Seaside donkey getting into his stride

Apart from the emotional toughness of being tied to an irritated donkey, it’s physically sore. He twists and lunges, and with his saddle on there are corners to be hit by and shoulders to wrench. And then, some relief. We took two rest days at a wonderful haven called Chicken Shack, a cooperative housing community near Tywyn. Chico had the perfect combo – a small corral in a lush and perfect meadow, plenty to eat but not too much, little enough space to be a bit bored. And the tent was right next door, so we really began to spend time together. Something changed, and suddenly Chico began to be friendly and much more relaxed. He drank water out of his collapsible water bowl while I held it, he came over for nose-strokes or a sniff every time I passed, he lay down and rolled a lot despite me being nearby, and we both began to get the hang of me picking up his hooves. He even yawned, and his, er, little fellow began to put in frequent and alarming appearances despite his gelding status.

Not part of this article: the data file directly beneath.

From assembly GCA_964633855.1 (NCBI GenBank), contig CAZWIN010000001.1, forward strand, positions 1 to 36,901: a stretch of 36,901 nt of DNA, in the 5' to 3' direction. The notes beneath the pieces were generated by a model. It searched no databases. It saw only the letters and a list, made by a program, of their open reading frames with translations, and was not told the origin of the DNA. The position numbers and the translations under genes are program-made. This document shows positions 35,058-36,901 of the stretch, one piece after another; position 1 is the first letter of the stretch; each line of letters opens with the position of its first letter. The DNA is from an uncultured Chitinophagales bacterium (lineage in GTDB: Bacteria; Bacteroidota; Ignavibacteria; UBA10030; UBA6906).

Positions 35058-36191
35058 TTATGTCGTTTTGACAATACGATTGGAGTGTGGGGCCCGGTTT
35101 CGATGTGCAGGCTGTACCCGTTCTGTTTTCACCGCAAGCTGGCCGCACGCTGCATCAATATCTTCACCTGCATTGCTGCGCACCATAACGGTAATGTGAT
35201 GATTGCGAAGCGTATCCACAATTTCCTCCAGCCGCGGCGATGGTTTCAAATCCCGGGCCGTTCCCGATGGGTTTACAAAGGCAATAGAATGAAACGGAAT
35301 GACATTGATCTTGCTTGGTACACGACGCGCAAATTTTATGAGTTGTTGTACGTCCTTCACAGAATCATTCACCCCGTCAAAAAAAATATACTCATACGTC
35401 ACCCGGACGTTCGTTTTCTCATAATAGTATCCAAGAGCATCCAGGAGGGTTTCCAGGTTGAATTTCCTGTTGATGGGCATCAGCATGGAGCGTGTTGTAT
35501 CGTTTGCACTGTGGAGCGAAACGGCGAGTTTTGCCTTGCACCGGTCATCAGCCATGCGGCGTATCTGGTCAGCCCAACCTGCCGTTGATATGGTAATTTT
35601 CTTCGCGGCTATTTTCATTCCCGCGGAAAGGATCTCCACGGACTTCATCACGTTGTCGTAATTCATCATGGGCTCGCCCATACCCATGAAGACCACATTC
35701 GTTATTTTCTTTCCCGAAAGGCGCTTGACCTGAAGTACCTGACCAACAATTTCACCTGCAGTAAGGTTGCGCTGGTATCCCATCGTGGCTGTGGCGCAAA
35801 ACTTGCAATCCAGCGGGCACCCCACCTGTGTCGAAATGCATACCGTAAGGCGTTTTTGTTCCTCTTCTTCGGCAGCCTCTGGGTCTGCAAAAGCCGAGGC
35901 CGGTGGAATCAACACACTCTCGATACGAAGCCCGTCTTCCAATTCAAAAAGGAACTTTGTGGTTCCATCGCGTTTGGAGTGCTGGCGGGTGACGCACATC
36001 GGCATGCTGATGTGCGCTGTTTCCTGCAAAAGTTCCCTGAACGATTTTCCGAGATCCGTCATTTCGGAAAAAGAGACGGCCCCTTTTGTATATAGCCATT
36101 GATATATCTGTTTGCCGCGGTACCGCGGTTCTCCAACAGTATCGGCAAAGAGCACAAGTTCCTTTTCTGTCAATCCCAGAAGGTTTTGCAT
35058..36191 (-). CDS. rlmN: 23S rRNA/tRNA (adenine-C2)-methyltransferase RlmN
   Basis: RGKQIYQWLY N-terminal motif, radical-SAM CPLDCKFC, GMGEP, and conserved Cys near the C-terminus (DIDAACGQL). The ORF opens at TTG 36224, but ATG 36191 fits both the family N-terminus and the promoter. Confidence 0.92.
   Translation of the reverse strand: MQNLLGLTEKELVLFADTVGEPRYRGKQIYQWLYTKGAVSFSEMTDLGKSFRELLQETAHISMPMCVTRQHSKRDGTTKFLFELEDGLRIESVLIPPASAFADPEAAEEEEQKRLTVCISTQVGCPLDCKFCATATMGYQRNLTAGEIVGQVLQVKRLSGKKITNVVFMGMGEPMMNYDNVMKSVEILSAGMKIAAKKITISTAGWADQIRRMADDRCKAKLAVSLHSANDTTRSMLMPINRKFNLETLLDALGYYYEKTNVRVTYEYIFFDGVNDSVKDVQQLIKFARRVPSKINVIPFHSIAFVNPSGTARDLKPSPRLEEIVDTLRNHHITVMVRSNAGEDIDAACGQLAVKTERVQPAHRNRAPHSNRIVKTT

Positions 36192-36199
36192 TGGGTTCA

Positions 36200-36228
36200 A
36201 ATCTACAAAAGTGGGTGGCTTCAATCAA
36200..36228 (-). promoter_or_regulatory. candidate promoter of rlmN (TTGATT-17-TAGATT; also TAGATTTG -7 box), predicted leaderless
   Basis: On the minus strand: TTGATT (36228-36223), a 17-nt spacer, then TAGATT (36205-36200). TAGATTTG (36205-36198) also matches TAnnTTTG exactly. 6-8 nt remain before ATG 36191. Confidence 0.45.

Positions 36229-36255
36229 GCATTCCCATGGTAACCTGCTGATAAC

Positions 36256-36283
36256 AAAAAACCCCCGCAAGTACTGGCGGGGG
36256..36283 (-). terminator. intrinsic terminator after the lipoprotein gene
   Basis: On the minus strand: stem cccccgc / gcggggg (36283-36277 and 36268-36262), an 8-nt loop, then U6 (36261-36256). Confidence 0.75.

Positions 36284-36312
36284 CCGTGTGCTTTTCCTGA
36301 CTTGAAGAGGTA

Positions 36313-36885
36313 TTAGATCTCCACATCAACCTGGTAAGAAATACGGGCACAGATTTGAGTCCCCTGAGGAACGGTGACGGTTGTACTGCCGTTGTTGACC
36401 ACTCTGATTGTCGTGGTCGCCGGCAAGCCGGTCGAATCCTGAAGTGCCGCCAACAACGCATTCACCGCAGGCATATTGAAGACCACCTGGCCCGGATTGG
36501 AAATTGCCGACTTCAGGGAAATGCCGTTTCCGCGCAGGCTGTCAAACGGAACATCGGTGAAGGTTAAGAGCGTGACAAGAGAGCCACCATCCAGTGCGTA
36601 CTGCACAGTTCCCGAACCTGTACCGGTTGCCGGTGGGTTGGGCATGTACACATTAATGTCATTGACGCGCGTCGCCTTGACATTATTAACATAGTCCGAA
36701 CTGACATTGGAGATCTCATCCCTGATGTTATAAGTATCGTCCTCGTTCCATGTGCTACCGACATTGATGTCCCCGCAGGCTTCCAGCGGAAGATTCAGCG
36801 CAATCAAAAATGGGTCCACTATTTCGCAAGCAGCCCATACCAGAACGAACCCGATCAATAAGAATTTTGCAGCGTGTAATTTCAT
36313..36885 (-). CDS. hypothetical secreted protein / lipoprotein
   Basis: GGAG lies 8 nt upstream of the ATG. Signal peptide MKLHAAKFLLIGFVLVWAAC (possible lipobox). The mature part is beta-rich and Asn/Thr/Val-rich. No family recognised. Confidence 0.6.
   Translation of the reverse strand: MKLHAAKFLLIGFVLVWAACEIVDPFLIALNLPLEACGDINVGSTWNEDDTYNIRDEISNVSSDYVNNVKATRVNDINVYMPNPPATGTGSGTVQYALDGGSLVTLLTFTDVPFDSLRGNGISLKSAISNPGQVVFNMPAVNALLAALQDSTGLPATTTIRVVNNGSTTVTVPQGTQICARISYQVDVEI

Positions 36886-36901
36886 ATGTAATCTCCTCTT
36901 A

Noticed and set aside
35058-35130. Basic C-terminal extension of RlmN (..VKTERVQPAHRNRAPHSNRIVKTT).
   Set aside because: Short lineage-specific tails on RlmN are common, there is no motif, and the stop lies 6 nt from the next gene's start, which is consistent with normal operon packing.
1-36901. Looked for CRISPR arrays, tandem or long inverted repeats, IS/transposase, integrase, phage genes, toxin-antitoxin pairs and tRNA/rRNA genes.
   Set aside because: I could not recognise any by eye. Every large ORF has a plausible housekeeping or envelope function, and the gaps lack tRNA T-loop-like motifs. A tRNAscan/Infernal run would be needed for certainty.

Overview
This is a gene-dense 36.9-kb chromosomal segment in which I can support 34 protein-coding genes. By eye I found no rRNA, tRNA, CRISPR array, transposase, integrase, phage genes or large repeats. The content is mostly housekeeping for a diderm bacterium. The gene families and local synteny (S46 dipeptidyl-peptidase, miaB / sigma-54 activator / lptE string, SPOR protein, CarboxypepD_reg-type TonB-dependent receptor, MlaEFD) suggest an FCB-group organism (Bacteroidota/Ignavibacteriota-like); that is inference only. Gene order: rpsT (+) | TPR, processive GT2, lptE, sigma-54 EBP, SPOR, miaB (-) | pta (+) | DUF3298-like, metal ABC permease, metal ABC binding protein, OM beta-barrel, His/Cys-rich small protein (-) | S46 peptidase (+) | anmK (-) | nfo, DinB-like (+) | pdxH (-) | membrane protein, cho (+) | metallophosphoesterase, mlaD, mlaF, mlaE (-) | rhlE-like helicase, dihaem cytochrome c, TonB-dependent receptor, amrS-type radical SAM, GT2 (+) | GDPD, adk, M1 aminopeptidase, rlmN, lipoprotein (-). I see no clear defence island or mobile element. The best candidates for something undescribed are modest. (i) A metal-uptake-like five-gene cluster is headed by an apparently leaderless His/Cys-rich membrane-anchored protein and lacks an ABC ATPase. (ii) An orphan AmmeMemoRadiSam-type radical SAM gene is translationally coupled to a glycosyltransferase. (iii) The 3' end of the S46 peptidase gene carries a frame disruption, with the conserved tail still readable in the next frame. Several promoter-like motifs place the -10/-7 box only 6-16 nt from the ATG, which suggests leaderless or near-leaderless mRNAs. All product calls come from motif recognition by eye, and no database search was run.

And then things went from strength to strength. I like him now. And with that breakthrough I am a nicer person. I am genuinely bothered about his wellbeing rather than just knowing I have to be. I began to sing little songs to him (‘The hills are alive with the sound of Chico’, ‘It takes two’, ‘Walk on, walk on’, ‘Little donkey’, etc) and enjoy his company; I even kissed him once or twice. His moods are valid now, and I am getting better at figuring out their causes. And from there, everything is smoother, and the whole shebang seems almost possible. Albeit in only just under a year…